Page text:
The other new movies that have been able to find a foothold at drive-in theaters are a handful of new kids’ films and some streaming exclusives like Hulu’s Palm Springs or Amazon’s The Vast of Night. These movies also lend themselves to home viewing. A Marvel film, or other delayed 2020 films like Christopher Nolan’s Tenet, needs a huge screen and a packed audience for maximum effect; renting and watching them from the couch would blunt their power and be less profitable. But if you turn off all the lights and turn the sound on your TV up, these smaller horror movies lose very little of their creepy appeal—a win for viewers and indie studios alike.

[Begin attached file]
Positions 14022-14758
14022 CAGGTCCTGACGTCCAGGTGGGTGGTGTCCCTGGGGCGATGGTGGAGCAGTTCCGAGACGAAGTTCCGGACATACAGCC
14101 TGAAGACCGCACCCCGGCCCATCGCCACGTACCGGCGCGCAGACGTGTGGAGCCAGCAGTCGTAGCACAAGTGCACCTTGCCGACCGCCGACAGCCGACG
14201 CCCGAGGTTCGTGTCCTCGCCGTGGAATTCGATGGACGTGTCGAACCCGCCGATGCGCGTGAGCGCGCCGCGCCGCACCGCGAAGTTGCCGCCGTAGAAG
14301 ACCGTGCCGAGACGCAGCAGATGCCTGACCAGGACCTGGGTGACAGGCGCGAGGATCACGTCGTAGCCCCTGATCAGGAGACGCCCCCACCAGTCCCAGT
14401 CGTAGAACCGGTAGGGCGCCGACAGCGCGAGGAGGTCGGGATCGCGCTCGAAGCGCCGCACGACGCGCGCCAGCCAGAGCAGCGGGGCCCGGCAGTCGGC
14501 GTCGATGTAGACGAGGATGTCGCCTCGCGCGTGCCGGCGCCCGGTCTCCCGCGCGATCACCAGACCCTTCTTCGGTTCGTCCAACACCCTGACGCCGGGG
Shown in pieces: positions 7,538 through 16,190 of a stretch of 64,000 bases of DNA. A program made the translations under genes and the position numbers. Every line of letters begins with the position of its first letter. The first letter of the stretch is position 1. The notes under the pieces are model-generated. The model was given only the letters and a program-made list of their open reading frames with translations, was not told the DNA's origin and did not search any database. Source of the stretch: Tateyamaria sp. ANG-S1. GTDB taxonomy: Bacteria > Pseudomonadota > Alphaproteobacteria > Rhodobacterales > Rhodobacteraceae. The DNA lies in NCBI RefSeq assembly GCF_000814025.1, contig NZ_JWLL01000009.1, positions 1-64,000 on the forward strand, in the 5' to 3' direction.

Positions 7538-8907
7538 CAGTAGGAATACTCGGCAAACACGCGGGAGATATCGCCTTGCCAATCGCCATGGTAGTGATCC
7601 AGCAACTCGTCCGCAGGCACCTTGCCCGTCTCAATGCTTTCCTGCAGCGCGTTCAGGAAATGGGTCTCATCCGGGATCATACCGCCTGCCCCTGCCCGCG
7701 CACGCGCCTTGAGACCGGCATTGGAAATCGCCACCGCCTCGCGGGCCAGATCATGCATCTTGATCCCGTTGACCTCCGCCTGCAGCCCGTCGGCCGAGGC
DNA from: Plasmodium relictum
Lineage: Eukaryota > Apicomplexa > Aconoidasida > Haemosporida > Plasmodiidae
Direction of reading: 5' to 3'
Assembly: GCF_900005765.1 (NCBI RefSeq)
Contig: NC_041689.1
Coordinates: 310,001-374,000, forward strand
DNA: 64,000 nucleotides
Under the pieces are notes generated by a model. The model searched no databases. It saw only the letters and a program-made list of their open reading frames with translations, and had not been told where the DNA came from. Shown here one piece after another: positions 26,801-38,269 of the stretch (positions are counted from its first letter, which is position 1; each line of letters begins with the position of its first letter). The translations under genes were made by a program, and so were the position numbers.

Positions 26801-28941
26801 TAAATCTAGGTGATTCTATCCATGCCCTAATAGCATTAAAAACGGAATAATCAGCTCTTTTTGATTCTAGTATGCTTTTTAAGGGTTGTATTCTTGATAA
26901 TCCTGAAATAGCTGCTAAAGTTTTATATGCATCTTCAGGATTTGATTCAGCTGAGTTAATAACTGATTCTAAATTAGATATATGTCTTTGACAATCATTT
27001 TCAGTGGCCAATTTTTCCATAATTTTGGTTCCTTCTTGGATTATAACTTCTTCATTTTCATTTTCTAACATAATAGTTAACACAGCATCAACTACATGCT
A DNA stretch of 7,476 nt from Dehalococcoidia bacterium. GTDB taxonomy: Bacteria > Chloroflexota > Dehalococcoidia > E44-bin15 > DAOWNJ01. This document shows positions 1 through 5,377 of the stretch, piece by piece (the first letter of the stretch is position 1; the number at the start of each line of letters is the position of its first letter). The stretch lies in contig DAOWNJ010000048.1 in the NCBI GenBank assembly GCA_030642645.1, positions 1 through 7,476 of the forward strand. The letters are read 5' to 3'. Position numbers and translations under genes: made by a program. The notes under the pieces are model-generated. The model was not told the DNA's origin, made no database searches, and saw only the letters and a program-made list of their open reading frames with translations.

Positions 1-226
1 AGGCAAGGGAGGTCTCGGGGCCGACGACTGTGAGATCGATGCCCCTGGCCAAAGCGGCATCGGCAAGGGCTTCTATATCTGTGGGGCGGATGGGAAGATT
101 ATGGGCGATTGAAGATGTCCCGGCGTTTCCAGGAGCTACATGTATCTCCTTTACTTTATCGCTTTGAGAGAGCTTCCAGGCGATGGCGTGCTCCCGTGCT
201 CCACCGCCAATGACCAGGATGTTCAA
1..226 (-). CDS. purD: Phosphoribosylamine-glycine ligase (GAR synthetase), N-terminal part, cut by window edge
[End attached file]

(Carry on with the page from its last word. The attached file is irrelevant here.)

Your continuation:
For those who are interested in getting spooked at home, Relic is the standout work of the bunch, using its intimate scale to evoke more than just a few sharp jumps. Directed by the first-time filmmaker Natalie Erika James, it’s a haunted-house story in which its characters’ emotional interplay drives much of the horror. It’ll draw comparisons to the cult hit The Babadook because of its Australian setting and allegorical weight, but it also reminded me of ghost-story classics like The Changeling or The Others, films with a real sense of their environment that provoke scares with the slightest household shifts. In Relic, Kay (played by Emily Mortimer) and her daughter, Sam (Bella Heathcote), move into a house in the woods with Kay’s mother, Edna (Robyn Nevin), who is behaving oddly and suffering from dementia. It soon becomes clear that something is supernaturally wrong with Edna and the house she lives in, but the film is less interested in world-building than in charting the deteriorating dynamics among the three women. Though it’d be great to see it in a theater, Relic is a powerful film that doesn’t need bone-crunching sound effects and otherworldly visuals to be effective.